A) impregnating the article with a water miscible heat resistant, shrinkage resistant, anaerobic polymerizable acrylate composition comprising:
(1) from about 75 to 90% by weight of a mixture of acrylate or methacrylate monomers having the formula: ##STR1## in which R is hydrogen or methyl and n is an integer as defined below, the mixture containing: a) from about 25 to 50% by weight of the monomers of formula (I) where n is from about 7 to 11 and b) from about 50 to 75% by weight of the monomer of formula (I) where n is from about 1 to 4;
(2) from about 10 to 25% by weight of an hydroxy-terminated acrylate or methacrylate having the formula: ##STR2## in which R.sup.1 is hydrogen or methyl and R.sup.2 is ethyl or propyl; and
(3) an effective amount of a free radical initiator to initiate cure of the monomers upon exclusion of oxygen;
B) washing the surface of the article with water to remove any excess impregnant; and
C) permitting the anaerobic sealant to cure.
The use of anaerobic monomers in impregnating and sealing techniques is well known, with such materials characteristically containing acrylate or methacrylate end groups. In an impregnation process the anaerobic sealant composition cures under the anaerobic conditions of the interior of the article forming a hard, durable resin. However, at the surface of the article there is sufficient contact with oxygen to leave a thin film of the impregnant in the uncured or partially cured state. It is desirable to remove this uncured or residual monomer from the surface of articles in a way which will not effect the properties of the finished article and which is easy to accomplish.
The use of selected acrylate and methacrylate monomers in accordance with this invention allows the uncured monomer on the surface to be easily removed with a water wash without the need for surfactants or organic solvents. It is also important that this system substantially comprises reactive monomers without the need for additives and has suitable reactivity characteristics that does not necessitate addition of catalysts such as tertiary amine, copper salt combinations that are often required in anaerobic acrylate and methacrylate compositions.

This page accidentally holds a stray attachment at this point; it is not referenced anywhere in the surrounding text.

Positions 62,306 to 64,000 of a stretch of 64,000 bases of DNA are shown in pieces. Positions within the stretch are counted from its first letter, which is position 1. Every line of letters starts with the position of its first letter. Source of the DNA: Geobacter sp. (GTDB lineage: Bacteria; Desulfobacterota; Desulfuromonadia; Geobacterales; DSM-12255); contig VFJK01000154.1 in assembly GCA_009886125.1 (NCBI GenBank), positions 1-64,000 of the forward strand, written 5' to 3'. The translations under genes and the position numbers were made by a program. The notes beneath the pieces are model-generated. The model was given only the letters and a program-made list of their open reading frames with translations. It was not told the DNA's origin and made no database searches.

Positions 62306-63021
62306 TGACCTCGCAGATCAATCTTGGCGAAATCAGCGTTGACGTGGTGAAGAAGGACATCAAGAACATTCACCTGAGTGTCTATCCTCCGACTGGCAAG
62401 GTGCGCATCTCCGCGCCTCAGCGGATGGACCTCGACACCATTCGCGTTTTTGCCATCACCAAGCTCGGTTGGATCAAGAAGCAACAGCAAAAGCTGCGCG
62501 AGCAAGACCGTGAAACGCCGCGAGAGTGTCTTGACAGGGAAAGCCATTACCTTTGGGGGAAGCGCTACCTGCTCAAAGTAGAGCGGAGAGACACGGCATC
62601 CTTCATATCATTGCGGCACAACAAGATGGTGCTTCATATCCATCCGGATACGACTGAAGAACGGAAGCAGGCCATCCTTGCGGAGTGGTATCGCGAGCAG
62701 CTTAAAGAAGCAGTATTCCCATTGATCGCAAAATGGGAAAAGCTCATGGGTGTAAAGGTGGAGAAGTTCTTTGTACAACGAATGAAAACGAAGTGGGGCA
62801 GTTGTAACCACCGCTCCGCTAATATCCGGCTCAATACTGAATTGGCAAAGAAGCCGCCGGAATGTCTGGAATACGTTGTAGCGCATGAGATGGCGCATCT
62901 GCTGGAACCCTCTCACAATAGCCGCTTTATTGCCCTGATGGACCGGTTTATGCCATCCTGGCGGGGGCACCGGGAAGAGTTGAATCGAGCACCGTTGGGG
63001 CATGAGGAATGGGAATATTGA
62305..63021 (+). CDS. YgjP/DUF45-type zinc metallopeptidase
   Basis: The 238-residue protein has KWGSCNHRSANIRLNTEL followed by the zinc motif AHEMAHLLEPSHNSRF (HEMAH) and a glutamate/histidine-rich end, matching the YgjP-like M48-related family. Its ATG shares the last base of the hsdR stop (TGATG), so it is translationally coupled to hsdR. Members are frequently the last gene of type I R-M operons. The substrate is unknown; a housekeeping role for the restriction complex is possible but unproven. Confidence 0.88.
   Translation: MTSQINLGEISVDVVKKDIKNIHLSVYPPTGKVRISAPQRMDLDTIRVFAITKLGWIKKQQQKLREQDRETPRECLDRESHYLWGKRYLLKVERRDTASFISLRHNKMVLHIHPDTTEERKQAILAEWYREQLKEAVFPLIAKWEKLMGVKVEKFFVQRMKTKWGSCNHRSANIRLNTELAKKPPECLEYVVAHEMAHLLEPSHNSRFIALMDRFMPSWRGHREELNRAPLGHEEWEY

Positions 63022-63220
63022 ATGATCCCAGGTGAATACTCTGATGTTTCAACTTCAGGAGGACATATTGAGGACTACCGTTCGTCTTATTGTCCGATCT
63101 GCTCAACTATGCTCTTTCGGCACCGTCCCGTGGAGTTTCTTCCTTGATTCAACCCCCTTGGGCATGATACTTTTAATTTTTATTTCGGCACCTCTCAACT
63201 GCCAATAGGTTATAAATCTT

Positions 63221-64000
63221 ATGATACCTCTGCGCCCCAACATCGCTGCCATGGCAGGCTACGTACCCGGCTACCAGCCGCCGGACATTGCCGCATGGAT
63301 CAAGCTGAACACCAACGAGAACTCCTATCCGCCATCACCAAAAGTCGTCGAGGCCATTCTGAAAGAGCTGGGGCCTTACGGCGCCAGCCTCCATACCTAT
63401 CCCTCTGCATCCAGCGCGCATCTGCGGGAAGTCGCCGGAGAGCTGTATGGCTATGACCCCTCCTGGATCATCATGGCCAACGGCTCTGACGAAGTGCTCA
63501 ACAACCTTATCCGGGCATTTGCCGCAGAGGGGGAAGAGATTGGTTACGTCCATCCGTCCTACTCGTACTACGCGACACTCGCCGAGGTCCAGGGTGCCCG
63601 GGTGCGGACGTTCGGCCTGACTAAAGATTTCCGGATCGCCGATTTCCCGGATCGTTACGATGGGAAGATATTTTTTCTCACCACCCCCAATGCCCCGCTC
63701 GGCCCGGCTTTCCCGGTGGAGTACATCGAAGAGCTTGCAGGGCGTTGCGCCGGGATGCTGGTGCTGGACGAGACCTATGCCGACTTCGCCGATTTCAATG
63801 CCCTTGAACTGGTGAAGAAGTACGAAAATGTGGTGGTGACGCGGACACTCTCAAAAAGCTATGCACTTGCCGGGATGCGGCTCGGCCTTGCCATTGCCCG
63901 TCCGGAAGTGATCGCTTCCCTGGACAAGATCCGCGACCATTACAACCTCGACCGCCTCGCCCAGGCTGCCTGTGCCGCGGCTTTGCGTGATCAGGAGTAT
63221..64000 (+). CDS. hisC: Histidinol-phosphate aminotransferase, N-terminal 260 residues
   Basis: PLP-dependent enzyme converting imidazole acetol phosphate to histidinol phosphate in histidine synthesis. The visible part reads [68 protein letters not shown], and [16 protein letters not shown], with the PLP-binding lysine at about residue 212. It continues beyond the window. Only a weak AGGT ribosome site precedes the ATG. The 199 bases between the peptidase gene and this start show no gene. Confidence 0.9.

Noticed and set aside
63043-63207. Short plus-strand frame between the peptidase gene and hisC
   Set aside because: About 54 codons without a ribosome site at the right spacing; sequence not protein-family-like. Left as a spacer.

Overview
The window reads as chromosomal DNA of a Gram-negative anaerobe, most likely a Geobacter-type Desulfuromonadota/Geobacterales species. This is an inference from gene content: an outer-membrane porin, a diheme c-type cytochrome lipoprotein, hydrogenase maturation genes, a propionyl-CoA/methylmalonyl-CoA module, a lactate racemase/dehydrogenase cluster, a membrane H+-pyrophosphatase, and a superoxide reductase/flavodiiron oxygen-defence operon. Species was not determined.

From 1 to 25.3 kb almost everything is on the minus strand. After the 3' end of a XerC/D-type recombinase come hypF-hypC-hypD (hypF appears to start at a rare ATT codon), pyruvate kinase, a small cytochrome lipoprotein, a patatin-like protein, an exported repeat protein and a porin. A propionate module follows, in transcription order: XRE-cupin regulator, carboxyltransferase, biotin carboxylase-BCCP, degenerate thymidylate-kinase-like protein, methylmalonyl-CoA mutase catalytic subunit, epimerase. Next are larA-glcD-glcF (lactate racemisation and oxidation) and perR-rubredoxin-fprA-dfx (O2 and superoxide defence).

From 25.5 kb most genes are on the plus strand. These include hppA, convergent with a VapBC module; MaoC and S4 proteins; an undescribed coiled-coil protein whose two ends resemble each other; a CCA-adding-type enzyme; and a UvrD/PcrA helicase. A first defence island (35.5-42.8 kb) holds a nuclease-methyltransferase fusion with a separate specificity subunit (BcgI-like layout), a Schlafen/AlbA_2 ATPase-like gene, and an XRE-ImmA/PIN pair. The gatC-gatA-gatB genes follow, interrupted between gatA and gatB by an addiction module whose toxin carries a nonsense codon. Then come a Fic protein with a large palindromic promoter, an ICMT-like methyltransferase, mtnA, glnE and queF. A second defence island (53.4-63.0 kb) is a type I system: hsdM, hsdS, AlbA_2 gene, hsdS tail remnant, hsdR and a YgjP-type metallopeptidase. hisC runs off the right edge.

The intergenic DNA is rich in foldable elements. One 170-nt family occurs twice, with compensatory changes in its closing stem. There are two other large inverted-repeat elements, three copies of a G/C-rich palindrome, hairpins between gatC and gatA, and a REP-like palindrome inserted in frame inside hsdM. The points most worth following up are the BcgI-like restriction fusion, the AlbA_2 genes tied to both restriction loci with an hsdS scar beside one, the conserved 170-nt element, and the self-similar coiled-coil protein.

The acrylate and methacrylate compositions useful in this invention are characterized in that they are water miscible, heat resistant and shrinkage resistant. Miscibility as used in this context is defined by vigorously mixing equal volumes of water and monomer and observing the extent of separation as a function of time. One minute after mixing only a single phase should be present and no separation of materials should be observed. The compositions are heat resistant up to about 150 and exhibit shrinkage under 10%.
The water miscible acrylate composition of this invention comprises from about 75 to 90% by weight of a mixture of acrylate or methacrylate monomers having the formula: ##STR3## in which each R is hydrogen or methyl, preferably methyl and n is an integer as defined below, the mixture containing: a) from about 25 to 50% by weight of the monomer of formula (I) where n is from about 7 to 11, preferably about 8 to 10 and more preferably about 9 and from about 50 to 75% by weight of the monomers of formula (I) where n is from about 1 to 4, preferably about 3 to 4, more preferably about 4.
Additionally, the water miscible acrylate composition of this invention contains from about 10 to 25% by weight of an hydroxy-terminated acrylate or methacrylate having the formula: ##STR4## in which R.sup.1 is hydrogen or methyl, preferably methyl and R.sup.2 is ethyl or propyl, preferably ethyl.
While various anaerobic curing water miscible acrylate and methacrylate monomers may be used, particularly useful and preferred compounds include the following:
______________________________________diethylene glycol dimethacrylate or diacrylatetriethylene glycol dimethacrylate or diacrylatetetraethylene glycol dimethacrylate or diacrylatepolyethylene glycol 200 dimethacrylate or diacrylatepolyethylene glycol 400 dimethacrylate or diacrylatepolyethylene glycol 600 dimethacrylate or diacrylatehydroxyethyl methacrylatehydroxypropyl methacrylate______________________________________